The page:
By Matt Reinstein
Overall Rating: 3/5
Marvel’s Phase Three, it’s most daring phase to date, is filled with movies featuring characters that are not well known to many people other than comic-book geeks. Doctor Strange, Black Panther, and Captain Marvel are among these heroes. Then again, not many people had heard of Iron Man prior to 2008, as crazy as it sounds.
We also saw this with Guardians of the Galaxy– unknown characters became household names after Marvel put their names in front of a movie and raked in loads of cash as a result. With Doctor Strange, Marvel will probably take in around $250-300 million domestically, and much more internationally, while continuing to be one of the biggest studios in Hollywood, if not the biggest.
The reason for the company’s success is because Marvel has figured out a similar way of producing each of their movies, which is to give the project an “unlimited” amount of production money, not including marketing, big name stars (because who doesn’t want to say that they were in a Marvel movie), and amazing visual effects– which, if this movie doesn’t win the oscar for, I will lose all of my respect for the Academy.
Though all of these aspects seem redeeming in a movie, which they are, we’ve seen this movie 13 times already. Marvel’s biggest message with Doctor Strange has been that it will be “so different from all the rest,” but in reality, it’s yet another stereotypical Marvel movie being added to the plethora of stereotypical superhero movies.
That being said, Marvel does know how to make an entertaining movie, which at times, when not smothered by exposition, this movie manages to be.
Doctor Stephen Strange (an American-accented Benedict Cumberbatch) is an arrogant, egotistical doctor who’s the best in the business, and he knows it, not unlike a certain Tony Stark. Everything’s going well for him until he gets in a life-shattering car accident that causes irreparable nerve damage in his hands, costing him his job and his sanity. Seeking full recovery, he sets on his way to Kathmandu, Nepal to find the mysterious place, Karmar-Taj. This mystical monastery is where he meets allies, such as The Ancient One (a bald Tilda Swinton), Mordo (Chiwetel Ejiofor), and Wong (similarly named Benedict Wong). There, Strange learns the Mystic Arts and how to cope with his damaged hands. But when former student of The Ancient One, Kaecilius (raccoon-eyed Mads Mikkelson) steals pages from an ancient rituals book and threatens to destroy the gates that protect Earth, Doctor Strange and his friends must use their mystical powers to prevent the end of the world. Strange does all this while he struggles to fix relations with a colleague-with-benefits, Christine Palmer (Rachel McAdams).
From the first shot of the film, you know exactly what this movie is going to be: psychedelic eye-candy resembles an LSD-fueled viewing of Inception. At times, it feels as if the studio was too focused on creating mind-bending visuals to distract the viewer from the generic plot that all Marvel movies conform to: superhero defeats disposable villain while going through hardships. Yep, that’s the movie. Sadly, despite it being a visual masterpiece, it can’t escape the generalization that most moviegoers won’t realize– it’s just another Marvel Movie.
It has everything that a Marvel movie has, and nothing much different other than the kaleidoscope visuals. It consists of a lot of quips, cheesy love interest, and a too-long a run time of 115 minutes. One difference it does have is it’s climax.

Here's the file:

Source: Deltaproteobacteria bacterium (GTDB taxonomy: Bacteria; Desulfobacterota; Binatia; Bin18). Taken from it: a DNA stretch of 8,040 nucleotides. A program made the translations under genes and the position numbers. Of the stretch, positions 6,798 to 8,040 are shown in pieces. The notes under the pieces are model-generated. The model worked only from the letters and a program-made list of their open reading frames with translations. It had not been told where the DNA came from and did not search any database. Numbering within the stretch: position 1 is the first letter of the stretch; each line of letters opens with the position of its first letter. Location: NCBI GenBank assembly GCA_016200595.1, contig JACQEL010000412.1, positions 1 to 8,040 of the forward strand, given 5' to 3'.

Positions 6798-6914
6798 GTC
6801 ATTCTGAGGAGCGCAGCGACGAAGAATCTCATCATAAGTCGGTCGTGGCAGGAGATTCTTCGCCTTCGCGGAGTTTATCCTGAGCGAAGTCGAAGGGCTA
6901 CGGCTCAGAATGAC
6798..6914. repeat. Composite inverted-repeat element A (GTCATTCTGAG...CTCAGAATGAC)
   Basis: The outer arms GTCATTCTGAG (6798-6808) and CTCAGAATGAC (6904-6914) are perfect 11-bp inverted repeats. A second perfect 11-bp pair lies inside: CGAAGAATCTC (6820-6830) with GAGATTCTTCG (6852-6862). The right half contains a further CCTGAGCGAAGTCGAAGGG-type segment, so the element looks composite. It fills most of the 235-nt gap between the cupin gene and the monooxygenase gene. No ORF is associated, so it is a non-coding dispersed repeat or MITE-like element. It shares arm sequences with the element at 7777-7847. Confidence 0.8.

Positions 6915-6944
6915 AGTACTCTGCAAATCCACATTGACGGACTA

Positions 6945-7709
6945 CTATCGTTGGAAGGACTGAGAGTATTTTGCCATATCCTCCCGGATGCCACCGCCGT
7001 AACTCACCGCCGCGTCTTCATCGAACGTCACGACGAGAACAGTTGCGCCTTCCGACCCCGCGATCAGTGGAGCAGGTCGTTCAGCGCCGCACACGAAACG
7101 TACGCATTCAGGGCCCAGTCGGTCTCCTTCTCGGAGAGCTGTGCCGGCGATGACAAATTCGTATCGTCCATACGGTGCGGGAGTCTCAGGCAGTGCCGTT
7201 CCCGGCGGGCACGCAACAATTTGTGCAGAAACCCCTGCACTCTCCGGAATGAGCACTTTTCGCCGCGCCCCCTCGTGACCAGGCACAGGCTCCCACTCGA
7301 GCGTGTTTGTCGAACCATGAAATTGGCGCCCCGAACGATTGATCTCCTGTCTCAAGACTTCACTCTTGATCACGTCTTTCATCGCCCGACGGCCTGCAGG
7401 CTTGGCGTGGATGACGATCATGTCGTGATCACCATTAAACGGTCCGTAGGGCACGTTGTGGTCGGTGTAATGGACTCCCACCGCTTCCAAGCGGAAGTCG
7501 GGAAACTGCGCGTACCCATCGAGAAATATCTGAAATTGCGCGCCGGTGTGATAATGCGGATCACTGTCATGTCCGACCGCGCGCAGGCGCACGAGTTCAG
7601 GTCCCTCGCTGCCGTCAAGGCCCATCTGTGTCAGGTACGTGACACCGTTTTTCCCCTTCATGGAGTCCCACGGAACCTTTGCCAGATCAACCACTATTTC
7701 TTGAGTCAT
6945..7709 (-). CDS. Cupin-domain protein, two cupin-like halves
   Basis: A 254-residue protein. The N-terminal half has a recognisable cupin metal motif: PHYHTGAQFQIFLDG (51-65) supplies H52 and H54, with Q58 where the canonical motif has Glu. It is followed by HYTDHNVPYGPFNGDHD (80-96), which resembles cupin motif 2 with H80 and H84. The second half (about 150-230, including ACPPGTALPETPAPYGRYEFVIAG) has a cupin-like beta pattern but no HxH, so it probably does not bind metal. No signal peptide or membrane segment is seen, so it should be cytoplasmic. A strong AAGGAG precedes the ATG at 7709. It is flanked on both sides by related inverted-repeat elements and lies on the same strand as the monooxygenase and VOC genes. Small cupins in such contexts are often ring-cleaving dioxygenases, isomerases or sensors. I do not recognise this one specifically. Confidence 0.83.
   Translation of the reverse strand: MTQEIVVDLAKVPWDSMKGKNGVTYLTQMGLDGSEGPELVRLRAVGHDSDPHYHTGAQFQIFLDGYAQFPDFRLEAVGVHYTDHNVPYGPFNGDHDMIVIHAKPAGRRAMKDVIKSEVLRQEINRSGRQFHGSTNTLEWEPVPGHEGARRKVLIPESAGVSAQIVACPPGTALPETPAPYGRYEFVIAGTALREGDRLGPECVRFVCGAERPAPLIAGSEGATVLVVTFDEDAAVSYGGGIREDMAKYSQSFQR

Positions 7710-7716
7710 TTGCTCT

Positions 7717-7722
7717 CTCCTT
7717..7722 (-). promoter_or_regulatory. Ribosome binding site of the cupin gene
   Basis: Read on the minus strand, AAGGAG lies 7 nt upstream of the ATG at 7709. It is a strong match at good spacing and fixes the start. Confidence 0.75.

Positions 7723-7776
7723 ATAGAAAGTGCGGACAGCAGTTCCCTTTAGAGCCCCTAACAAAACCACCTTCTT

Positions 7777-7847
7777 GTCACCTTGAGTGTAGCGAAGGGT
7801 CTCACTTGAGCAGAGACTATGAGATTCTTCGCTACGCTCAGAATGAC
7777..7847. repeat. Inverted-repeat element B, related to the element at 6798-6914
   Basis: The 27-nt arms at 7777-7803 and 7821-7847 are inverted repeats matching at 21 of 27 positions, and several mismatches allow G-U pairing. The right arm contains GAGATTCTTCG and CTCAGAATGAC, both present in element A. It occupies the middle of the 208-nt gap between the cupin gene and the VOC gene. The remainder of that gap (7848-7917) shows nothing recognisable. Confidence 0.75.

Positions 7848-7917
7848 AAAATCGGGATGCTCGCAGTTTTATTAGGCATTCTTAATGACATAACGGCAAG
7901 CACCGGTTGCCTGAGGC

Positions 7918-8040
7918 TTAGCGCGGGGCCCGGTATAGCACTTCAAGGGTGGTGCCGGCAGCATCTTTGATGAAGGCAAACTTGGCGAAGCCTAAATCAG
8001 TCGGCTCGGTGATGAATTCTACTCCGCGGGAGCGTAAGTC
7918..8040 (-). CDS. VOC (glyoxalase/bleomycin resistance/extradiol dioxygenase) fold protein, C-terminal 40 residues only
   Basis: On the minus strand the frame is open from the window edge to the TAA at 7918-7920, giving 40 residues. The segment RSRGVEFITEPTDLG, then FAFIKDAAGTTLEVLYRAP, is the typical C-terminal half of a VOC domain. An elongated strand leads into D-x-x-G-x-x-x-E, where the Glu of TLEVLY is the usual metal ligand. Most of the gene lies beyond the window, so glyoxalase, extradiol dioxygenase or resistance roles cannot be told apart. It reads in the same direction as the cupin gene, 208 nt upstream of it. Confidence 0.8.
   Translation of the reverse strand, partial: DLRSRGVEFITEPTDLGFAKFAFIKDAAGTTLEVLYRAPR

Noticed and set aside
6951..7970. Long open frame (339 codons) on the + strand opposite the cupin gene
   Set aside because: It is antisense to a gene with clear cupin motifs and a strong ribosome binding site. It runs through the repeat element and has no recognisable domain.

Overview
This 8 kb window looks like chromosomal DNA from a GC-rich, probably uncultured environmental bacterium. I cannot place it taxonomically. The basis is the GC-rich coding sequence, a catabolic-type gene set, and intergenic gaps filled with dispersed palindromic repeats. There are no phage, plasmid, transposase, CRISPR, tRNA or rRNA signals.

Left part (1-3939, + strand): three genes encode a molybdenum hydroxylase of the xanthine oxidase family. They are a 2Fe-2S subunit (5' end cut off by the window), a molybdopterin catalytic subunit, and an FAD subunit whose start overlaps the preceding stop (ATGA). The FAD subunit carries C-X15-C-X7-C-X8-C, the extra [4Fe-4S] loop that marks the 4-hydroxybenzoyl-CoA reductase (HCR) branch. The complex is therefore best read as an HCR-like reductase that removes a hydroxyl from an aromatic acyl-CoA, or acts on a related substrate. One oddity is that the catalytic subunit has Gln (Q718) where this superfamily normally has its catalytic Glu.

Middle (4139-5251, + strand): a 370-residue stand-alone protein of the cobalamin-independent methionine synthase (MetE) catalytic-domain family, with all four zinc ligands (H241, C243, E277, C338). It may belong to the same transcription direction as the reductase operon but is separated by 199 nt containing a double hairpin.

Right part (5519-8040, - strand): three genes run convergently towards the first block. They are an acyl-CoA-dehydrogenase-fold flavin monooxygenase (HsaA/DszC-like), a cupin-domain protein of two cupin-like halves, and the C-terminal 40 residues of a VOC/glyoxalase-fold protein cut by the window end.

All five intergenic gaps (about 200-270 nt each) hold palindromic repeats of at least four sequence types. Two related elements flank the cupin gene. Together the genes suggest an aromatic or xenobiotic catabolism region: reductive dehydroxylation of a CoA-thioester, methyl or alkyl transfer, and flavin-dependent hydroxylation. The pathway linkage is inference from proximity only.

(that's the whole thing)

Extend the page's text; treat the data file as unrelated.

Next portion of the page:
We’ve grown bored of the blue laser shooting up in the sky while aliens come pouring down from the sky, so director, Scott Derrikson (Sinister) makes the wise choice to revert the climax in a backwards moving, Groundhog Day-ish, colorful experience that only Crayola crayons can illustrate properly. It’s quite a feat, and very fun to experience.
Cumberbatch brings to Doctor Strange what Robert Downey Jr. brings to Tony Stark/Iron Man, providing toned portrayals of their character, though at times a bit sarcastic and goofy. Cumberbatch was made to play this role, for he himself shares characteristics with Doctor Strange– both restrained and quirky, while also being charming.
Swinton also portrays her character extremely well, showcasing her great acting experience. Swinton brings mystery, making the audience curious and eager to learn more about her character. There is controversy of white-washing with this character, but Swinton did manage to nail her performance.
Ejiofor was good, along with McAdams, trying her best to overcome her clichéd lines, but the unsung hero and comic relief of this movie was Wong. Bringing humor and severity to the big screen at the same time is very hard to do, but Wong somehow manages to do so with a hilarious scene of him listening to Beyoncé. But, while this humor from him is funny, the humor from Cumberbatch is at times forced and awkward, which can take away from the gravity of some of the more serious scenes of the film.
But, once again, this is Marvel being nervous about losing their trademark. The contrast with the comedy and the violence (which is pretty adult and graphic) doesn’t always work and can be unfunny and take away from the well-shot and fantastically performed action scenes in the film.
In the end, Doctor Strange’s outstanding visuals and solid performances do save this movie, despite the inconsistent screenplay, humor, and Marvel’s inability to add something vaguely different to its cinematic universe. Strange did do its job, though. It made me excited to see Doctor Strange fight with the Avengers, but while it’s entertaining while audiences watch it but it’s a bit tad forgettable after the theater experience.